Brooklyn Ray has a new MM paranormal book out in the “Port Lewis Witches” series: Unbroken.
Despite the rumors about Port Lewis, Michael Gates doesn’t expect the house he rents with his sister on Foxglove Lane to be haunted. An eerie meeting with Victor Lewellyn, the resident witch-turned-demon who is bound to the property by dark magic, changes his mind.
Michael isn’t looking to start a relationship with anyone, let alone someone like Victor, but the intense attraction between them can’t be ignored. As he dives into the world of magical drug rings, demons, witches, and necromancers, Michael also grapples with the complicated past he left behind in Arizona.
A relationship might not be what he wants, but it sparks something in him he didn’t realize he needs—the chance to heal.
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Michael Gates curled his hand over the old fence surrounding his new home. Splinters nipped at his palm. Bitter wind snapped restlessly at his cheeks. He wasn’t used to cold like this, the kind that stuck to his skin and seeped through his clothes. This was coastal cold. Northern Cold. Port Lewis cold.
“I bet you’re missin’ Arizona right about now, huh?” Janice tossed a grin over her shoulder as she wobbled inside, carrying one end of a mustard yellow couch. She was a broad girl, tall like their father, with candy-apple red hair that came from a box. “Mom probably hasn’t converted your room into a yoga studio yet. There’s still time!”
Michael snorted. Denying the truth would only lead to more teasing, and he wasn’t in the mood to bicker with his sister. Not after a long-ass drive. Not when he still wasn’t sure about any of this—college, this town, this house.
It was almost charming, he thought. Windows jutted from sharp-edged sills and the attic skewered the sky like a steeple, stretched tall over the porch above a round window on the second floor. The paint had been yellow once, but the sun turned the walls white and the shingles gray. Vines crawled over the empty garden boxes attached to the porch, a burst of green in a colorless place. It was Victorian and strange, and as Michael looked from the creaky steps to the unkempt lawn, he remembered the word their landlord had used during an awkward Skype interview two weeks ago.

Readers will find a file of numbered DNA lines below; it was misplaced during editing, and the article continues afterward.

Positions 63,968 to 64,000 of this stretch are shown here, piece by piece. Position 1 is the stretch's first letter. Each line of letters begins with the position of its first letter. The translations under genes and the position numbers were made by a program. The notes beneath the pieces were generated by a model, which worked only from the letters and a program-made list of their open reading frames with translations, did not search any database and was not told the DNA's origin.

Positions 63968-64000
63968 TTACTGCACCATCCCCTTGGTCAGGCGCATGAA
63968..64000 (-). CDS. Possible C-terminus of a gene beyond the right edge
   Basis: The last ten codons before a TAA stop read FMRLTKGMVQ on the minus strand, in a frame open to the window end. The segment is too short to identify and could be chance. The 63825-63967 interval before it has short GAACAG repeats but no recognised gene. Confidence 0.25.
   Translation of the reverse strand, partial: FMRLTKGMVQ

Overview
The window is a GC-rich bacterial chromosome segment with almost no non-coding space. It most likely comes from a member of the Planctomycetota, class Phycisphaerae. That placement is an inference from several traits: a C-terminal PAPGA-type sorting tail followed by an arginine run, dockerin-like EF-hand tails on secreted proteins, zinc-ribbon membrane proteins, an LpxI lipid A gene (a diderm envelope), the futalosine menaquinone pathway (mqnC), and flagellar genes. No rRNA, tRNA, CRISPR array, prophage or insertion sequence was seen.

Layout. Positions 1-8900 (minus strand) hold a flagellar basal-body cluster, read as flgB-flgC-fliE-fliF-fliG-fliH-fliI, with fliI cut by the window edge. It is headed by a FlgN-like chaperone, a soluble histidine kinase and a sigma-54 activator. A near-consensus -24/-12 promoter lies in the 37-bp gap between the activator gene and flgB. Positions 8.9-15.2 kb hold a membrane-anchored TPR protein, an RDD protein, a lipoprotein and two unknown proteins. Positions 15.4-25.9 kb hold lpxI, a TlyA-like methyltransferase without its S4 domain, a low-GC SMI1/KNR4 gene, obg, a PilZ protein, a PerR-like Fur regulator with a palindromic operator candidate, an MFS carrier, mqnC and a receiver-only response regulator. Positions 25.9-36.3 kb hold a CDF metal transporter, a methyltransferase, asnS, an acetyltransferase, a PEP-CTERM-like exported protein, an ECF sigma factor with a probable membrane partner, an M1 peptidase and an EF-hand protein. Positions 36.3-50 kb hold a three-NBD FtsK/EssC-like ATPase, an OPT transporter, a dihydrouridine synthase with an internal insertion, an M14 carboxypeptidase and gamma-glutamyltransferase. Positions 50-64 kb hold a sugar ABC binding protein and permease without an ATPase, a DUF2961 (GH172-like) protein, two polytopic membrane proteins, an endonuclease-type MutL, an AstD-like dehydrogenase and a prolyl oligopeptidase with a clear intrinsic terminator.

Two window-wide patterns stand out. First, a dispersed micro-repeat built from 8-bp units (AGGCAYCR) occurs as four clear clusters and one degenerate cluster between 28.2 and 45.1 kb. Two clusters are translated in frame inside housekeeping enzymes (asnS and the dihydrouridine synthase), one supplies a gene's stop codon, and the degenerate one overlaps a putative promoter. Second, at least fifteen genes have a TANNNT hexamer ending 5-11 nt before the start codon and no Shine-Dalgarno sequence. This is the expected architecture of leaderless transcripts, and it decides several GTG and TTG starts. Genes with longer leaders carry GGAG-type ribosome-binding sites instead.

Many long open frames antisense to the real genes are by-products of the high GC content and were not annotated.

History, she’d said, like it was a curse.
“Hey, asshole.” Janice stood in the doorway with her hands perched on her hips, cheeks flushed and chest heaving. “Movers are heading out. You gonna help me drag these mattresses upstairs before Corey gets here or not?”
There wasn’t anything wrong with the house. The windows weren’t broken, the kitchen was stocked with upgraded appliances, and the fire alarms had recently been replaced. But wrongness still lingered, somehow.
His fingers slipped off the fence and dove into his coat pocket, thumbing the corner of a cigarette pack. “I didn’t even get a chance to smoke.”
“Too bad. Those’ll kill you anyway, c’mon.”
Michael rolled his eyes but reluctantly walked inside. The word kept repeating, whispered like a secret—history history history—and he couldn’t stop wondering about what a place had to go through to earn it. The floorboards flexed and whined under his boots. Above him, cobwebs dripped from a metal chandelier, and light beamed through the window onto a steep, carpeted staircase. He might’ve imagined it, must have imagined it, but he swore the air shifted, as if the house had sensed his aching lungs and insisted he take a breath.
“This place is weird,” Michael blurted because he had no other way to explain it. “Creepy weird, like I bet someone was murdered here weird.”
“You’re being dramatic,” Janice said. She tilted a mattress off the wall and pushed it toward the staircase. Her jaw clenched as they ambled up the stairs, freckled cheeks hollowed and shoulders rounded. They shared many things, like most siblings did. Dark eyes and wide mouths, long fingers and small chins. But where Janice’s fine lines and prominent bones made her look strong, Michael’s only made him look delicate. He was littered with scars because of it, badges to prove he wasn’t breakable.
After three trips up and down the stairs, they flopped the final mattress on the ground in the second-to-last bedroom, and Janice heaved a relieved sigh.